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Dracs are fairy creatures in the folklore of South France.

Dracs by Robert M. Carlos


The word Drac is apparently derived from Draco or Duerg. We must recollect that the Visigoths long occupied Provence and Languedoc. Fa le Drac, in Provençal, signifies Faire le diable.

Goudelin, a Provençal poet of the seventeenth century, begins his Castel en l’Ayre with these lines:

Belomen qu’ yeu faré le Drac
Se jamay trobi dins un sac
Cinc o siés milante pistolos
Espessos como de redolos.


Gervase of Tilbury, who resided in the kingdom of Arles around 1250, said about the first inhabitants of Arles in De lamis et dracie et phantassis, :

“They also commonly assert, that the Dracs assume the human form, and come early into the public market-place without any one being thereby disturbed.

These, they say, have their abode in the caverns of rivers, and occasionally, floating along the stream in the form of gold rings or cups, entice women or boys who are bathing on the banks of the river; for, while they endeavour to grasp what they see, they are suddenly seized and dragged down to the bottom: and this, they say, happens to none more than to suckling women, who are taken by the Dracs to rear their unlucky offspring; and sometimes, after they have spent seven years there, they return to our hemisphere.

These women say that they lived with the Dracs and their wives in ample palaces, in the caverns and banks of riven. We have ourselves seen one of these women, who was taken away while washing clothes on the banks of the Rhone. A wooden bowl floated along by her, and, in endeavouring to catch it, having got out into the deep water, she was carried down by a Drac, and made nurse to his son below the water. She returned uninjured, and was hardly recognised by her husband and friends after seven years’ absence.

“After her return she related very wonderful things, such as that the Dracs lived on people they had carried off, and turned themselves into human forms; and she said that one day, when the Drac gave her an eel-pasty to eat, she happened to put her fingers, that were greasy with the fat, to one of her eyes and one side of her face, and she immediately became endowed with most clear and distinct vision under the water. When the third year of her time was expired, and she had returned to her family, she very early one morning met the Drac in the market-place of Beaucaire.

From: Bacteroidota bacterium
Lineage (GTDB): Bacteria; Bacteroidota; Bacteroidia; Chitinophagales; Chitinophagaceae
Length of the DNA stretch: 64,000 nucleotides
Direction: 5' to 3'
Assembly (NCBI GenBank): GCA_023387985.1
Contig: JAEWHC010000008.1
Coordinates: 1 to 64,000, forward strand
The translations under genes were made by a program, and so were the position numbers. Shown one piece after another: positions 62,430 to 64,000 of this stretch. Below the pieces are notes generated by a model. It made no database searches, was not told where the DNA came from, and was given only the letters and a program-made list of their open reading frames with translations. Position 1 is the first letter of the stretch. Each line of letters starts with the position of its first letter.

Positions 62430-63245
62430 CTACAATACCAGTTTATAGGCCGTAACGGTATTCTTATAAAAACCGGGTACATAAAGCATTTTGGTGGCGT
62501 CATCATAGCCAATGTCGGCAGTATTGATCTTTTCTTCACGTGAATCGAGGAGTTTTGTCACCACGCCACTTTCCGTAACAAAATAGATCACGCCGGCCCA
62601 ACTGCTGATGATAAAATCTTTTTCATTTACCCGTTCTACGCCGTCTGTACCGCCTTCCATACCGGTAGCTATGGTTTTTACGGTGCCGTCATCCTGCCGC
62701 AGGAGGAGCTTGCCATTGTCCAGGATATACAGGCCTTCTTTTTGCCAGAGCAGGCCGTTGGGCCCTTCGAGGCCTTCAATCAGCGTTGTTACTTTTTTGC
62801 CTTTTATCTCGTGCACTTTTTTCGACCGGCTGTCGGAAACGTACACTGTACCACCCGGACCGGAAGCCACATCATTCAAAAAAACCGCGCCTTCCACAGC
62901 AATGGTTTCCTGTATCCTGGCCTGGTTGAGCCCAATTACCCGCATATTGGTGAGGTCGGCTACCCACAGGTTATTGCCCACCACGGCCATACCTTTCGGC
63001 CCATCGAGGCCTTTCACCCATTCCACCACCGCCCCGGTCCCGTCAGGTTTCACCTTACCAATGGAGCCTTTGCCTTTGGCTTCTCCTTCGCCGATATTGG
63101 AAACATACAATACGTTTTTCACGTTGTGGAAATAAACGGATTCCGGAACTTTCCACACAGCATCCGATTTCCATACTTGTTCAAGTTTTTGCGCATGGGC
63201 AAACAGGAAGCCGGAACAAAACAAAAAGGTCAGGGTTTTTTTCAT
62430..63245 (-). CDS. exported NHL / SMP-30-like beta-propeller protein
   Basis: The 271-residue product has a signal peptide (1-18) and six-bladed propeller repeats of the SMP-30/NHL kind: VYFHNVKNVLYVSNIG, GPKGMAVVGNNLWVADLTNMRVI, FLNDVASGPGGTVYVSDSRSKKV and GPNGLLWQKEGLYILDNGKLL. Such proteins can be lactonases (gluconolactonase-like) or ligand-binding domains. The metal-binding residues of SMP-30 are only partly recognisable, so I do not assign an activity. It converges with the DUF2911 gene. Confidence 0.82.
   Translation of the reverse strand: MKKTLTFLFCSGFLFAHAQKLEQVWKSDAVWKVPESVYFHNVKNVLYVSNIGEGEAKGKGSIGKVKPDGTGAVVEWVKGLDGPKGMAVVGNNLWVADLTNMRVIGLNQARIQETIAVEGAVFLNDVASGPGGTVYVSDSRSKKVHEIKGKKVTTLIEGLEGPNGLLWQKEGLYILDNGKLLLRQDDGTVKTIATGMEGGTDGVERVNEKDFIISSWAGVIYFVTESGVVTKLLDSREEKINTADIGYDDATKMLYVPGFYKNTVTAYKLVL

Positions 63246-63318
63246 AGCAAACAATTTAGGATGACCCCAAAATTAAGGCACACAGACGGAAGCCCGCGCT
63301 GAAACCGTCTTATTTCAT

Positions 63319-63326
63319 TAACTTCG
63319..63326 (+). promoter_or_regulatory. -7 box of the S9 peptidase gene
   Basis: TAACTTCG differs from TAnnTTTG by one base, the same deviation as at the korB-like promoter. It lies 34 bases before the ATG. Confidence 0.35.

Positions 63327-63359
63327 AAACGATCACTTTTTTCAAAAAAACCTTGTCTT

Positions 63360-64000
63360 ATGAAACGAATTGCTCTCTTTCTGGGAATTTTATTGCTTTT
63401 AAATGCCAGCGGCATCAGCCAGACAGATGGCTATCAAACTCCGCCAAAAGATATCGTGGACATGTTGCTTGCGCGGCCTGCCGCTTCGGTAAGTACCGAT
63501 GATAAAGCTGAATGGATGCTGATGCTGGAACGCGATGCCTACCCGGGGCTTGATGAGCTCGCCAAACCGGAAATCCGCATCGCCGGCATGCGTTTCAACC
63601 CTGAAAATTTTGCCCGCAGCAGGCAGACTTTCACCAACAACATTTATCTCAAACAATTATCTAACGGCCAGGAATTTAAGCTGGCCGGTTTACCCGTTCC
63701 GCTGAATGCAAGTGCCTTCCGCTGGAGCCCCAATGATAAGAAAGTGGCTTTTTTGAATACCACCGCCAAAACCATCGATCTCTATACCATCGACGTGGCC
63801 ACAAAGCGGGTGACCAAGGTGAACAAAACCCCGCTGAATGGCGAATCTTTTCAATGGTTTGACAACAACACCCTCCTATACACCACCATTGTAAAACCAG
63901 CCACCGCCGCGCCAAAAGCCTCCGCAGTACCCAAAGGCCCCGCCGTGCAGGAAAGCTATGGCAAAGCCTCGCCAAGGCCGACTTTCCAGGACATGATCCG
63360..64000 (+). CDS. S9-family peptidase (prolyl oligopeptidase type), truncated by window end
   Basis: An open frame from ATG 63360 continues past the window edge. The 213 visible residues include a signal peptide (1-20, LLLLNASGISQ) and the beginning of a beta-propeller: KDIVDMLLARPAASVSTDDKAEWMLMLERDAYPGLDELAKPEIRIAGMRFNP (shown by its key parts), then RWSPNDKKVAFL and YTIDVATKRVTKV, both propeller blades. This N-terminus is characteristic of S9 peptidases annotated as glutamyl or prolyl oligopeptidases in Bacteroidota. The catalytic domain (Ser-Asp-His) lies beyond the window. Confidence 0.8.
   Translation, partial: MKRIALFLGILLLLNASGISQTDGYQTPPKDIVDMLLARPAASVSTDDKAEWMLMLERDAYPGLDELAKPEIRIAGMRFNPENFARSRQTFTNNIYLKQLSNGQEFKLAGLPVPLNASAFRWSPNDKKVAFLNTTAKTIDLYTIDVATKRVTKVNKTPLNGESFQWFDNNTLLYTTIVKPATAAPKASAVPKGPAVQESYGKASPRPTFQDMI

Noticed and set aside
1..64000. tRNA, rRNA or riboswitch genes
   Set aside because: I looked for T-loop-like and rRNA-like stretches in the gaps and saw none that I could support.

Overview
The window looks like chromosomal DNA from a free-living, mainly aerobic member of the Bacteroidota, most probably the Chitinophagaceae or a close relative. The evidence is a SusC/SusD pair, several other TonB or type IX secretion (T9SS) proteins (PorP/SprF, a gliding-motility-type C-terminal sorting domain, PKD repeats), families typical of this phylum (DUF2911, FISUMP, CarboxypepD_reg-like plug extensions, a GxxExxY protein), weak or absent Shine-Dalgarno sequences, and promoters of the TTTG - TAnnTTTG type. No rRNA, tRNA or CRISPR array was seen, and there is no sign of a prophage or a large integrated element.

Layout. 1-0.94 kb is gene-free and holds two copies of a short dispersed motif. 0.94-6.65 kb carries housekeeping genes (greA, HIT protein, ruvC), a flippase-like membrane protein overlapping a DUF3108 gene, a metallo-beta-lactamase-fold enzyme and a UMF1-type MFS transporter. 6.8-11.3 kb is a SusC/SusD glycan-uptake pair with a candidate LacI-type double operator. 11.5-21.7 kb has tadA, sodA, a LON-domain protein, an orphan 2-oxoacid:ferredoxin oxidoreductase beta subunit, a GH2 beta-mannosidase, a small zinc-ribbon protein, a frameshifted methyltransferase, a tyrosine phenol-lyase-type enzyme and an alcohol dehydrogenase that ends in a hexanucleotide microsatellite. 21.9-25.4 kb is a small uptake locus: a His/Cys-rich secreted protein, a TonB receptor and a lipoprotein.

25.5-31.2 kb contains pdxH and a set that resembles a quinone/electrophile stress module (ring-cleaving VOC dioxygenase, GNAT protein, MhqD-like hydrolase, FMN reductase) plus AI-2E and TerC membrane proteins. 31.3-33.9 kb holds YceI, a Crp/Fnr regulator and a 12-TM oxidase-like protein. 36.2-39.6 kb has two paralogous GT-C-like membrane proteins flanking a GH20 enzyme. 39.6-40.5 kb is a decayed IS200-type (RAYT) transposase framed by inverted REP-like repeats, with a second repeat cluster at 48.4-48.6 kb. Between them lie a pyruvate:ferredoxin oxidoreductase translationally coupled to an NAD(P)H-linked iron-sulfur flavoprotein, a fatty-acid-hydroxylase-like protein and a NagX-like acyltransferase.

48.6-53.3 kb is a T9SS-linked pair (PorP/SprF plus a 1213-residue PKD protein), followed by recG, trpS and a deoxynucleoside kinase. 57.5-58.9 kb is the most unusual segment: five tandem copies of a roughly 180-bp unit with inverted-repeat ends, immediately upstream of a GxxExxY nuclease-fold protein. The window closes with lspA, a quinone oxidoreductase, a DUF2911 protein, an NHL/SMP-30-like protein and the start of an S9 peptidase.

She knew him at once, and saluting him, inquired about the health of her mistress and the child. To this the Drac replied: ‘Harkye,’ said he, ‘with which eye do you see me?’ She, pointed to the eye she had touched with the fat: the Drac, immediately thrust his finger into it, and he was no longer visible to any one.”

Respecting the Dracs, Gervase farther adds:

“There is also on the banks of the Rhone, under a house, at the North-gate of the city of Arles, a great pool of the river . . . . In these deep places, they say that the Dracs are often seen of bright nights, in the shape of men.

A few years ago there was, for three successive days, openly heard the following words in the place outside the gate of the city, which I have mentioned, while the figure as it were of a man ran along the bank: ‘The hour is passed, and the man does not come.’

On the third day, about the ninth hour, while that figure of a man raised his voice higher than usual, a young man ran simply to the bank, plunged in, and was swallowed up; and the voice was heard no more.”

There are variations on the story. Some say lavender seller got her dragon-sight by accidentally getting 'Dragon cream' in her eye. Others say the Drac gave her a box of human fat to rub into the hatchling's scales so that it would be visible to humans (otherwise she would not be able to care for it). She was supposed to clean the fat off her hands every evening with special water; but, one evening, she forgot to do so, rubbed her eyes with her dirty hands, and acquired her dragon-sight. Some say it was both eyes, or just the one. Still other versions confuse this beast with other monsters of regional folklore, and claim the Drac was slain by some saint or heroine.


From 20–22 June each year, the town Beaucaire in Provence, celebrates the myth of the Drac. The townsfolk bring the monster to life the form of a long procession, which snakes through the town led by a swarm of children carrying Chinese-type lanterns.

See also


Laurent Jean-Baptiste BERENGER-FERAUD, Contes populaires des Provençaux de l'Antiquité et du Moyen-Âge, 1887